In this episode of Reimagining Law, we talk to Lindsey Carpino, Legal Content Services Supervisor at BakerHostetler. Lindsey discusses innovations in the rise of digital information and the law, how firms should be leveraging their law librarians, and what the future of legal technology looks like for lawyers and law librarians.
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- 0:46 – The rise of information available on the internet has changed the profession in many ways. Is technology threatening the jobs of law librarians?
- 1:28 – How should firms be leveraging their law librarians?
- 2:04 – How has COVID-19 impacted firm librarians?
- 3:13 – The American Association of Law Librarians recently released a report that shows a drop in AI/machine learning initiatives in law libraries in favor of collaboration platforms, data privacy, and security. Is this something you’ve witnessed?
- 3:56 – Where do you see the industry moving in terms of the technology that lawyers and law librarians use?
- AALL State of the Profession Report (membership required)
- The State of the Legal Market – 7 Changes That May Stay
- The Algorithm as a Human Artifact: Implications for the Duty of Competent Representation
Lindsey Carpino is the Legal Content Services Supervisor at BakerHostetler. She has her J.D. from Loyola University of Chicago School of Law and M.L.I.S. from the University of Illinois School of Information Sciences. Lindsey is currently the American Association of Law Libraries (AALL) Counsel of Chapter Presidents Chair and Past President of the Chicago Association of Law Libraries (CALL). In 2020, Lindsey was awarded the AALL Emerging Leader Award.
Connect with Lindsey
Note – Transcription has been edited for clarity
Jayne Reardon 0:07
Hi, I’m Jayne Reardon and welcome to Reimagining Law. Today I’m joined by Lindsay Carpino, legal content services supervisor at BakerHostetler. Lindsay also received the Emerging Leaders Award from the American Association of Law Libraries, and is past president of the Chicago Association of Law Libraries. Thanks for joining me, Lindsay.
Lindsey Carpino 0:33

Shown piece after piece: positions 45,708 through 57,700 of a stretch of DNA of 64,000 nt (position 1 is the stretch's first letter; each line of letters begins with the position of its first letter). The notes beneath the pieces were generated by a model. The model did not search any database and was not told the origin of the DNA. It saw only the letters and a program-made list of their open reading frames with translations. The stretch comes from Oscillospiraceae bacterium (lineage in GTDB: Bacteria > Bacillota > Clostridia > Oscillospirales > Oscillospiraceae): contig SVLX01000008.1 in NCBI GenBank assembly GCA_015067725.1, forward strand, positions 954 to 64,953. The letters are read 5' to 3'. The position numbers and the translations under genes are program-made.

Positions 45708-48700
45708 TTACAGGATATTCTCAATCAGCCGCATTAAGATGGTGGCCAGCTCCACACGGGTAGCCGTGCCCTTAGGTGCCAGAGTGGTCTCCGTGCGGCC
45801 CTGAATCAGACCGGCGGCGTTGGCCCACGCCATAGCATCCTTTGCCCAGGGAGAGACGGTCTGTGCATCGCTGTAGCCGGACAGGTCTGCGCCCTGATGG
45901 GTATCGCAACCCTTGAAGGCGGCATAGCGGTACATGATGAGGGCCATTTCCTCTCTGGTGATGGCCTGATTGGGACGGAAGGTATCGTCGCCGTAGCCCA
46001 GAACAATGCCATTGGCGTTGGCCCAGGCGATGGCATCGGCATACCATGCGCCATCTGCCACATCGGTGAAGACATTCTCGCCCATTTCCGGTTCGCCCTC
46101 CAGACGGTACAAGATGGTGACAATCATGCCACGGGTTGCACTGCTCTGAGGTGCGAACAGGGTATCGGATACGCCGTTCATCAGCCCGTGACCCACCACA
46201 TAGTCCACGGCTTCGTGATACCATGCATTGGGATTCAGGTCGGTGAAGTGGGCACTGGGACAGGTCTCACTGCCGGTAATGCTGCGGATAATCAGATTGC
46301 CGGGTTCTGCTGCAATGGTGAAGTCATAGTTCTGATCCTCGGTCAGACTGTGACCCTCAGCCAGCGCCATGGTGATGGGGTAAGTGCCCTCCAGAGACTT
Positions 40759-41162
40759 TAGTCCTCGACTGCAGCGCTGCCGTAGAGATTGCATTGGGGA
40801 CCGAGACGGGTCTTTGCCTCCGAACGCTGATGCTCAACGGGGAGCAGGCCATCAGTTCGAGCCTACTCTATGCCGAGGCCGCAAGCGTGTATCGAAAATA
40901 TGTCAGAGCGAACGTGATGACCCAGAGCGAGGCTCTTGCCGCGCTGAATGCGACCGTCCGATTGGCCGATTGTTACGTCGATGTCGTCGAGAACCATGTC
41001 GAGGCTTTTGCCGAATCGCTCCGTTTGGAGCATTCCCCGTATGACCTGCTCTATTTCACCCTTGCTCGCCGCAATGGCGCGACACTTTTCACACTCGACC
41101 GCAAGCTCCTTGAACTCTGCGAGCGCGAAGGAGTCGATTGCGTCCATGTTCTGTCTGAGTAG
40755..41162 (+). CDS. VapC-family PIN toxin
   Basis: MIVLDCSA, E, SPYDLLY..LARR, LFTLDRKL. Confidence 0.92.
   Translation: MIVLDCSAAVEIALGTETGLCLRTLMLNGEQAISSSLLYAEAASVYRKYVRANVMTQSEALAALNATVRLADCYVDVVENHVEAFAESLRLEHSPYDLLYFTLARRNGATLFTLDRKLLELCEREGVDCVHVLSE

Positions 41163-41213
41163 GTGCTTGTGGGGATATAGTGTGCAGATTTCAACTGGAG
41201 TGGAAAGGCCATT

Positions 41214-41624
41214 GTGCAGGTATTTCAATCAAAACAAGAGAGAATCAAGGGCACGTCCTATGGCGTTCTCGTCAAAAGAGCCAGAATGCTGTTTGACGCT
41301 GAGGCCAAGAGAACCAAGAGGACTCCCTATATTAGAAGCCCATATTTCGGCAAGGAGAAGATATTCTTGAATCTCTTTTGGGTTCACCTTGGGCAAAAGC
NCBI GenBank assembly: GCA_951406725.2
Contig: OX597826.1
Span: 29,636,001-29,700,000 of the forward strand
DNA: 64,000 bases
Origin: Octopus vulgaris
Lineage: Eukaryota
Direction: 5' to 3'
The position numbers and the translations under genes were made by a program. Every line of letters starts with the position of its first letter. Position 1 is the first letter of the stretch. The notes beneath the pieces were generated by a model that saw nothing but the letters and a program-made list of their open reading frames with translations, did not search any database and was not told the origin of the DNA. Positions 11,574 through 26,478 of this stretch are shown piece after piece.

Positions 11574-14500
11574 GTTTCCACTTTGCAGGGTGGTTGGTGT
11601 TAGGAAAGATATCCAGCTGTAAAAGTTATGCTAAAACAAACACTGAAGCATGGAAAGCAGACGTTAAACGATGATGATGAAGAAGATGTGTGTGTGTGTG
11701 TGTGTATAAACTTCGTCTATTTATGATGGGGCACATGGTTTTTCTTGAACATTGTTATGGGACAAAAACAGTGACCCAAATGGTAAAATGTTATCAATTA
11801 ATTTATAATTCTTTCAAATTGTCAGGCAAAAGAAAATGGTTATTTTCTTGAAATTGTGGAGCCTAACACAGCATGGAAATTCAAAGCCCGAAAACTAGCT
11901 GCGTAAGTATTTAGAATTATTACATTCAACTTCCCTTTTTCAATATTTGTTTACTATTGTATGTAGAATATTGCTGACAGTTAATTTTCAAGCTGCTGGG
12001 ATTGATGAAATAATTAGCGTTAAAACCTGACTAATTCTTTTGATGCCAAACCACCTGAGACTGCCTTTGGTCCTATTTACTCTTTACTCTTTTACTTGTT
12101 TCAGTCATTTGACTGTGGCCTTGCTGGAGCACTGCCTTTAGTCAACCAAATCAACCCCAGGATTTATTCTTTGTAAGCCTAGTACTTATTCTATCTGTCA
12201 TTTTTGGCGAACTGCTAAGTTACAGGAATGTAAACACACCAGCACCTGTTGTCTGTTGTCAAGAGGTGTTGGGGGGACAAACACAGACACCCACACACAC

Thanks, Jayne. Thanks for having me.
Jayne Reardon 0:34
Sure. Before we jump in, I’d like to remind our viewers to please like this video and subscribe to our channel to stay updated on new episodes. So Lindsay, the rise of information available and technology has vastly changed our profession. Tell me, is technology making the law librarian’s job less important?
Lindsey Carpino 1:00
No, not at all. Jayne, I think it’s really given law librarians a great deal of opportunity, since there’s so much information available and out there through so many resources, it’s important for us to be able to call through that information and presented to attorneys in a very easy to digest format. And I also think that we, you know, kind of serve as a bridge between IT and the attorney. So we need to understand the tools to best present them to the attorneys.
Jayne Reardon 1:28
So from the attorneys perspective, how should they be leveraging the law librarians at the firm?
Lindsey Carpino 1:34
So, I think many attorneys don’t realize that law librarians, also, many of us have our JDs, and also our masters of library science, many of us have actually practiced so we really understand the law very well and could do very complex legal research. And also, we really have a pulse on new products out there. So any new technology and research tools, law librarians are always reviewing, and many times best know how they will fit into library budgets and best fit with practice groups.
Jayne Reardon 2:04
How has COVID-19 changed the role of law librarians?
Lindsey Carpino 2:09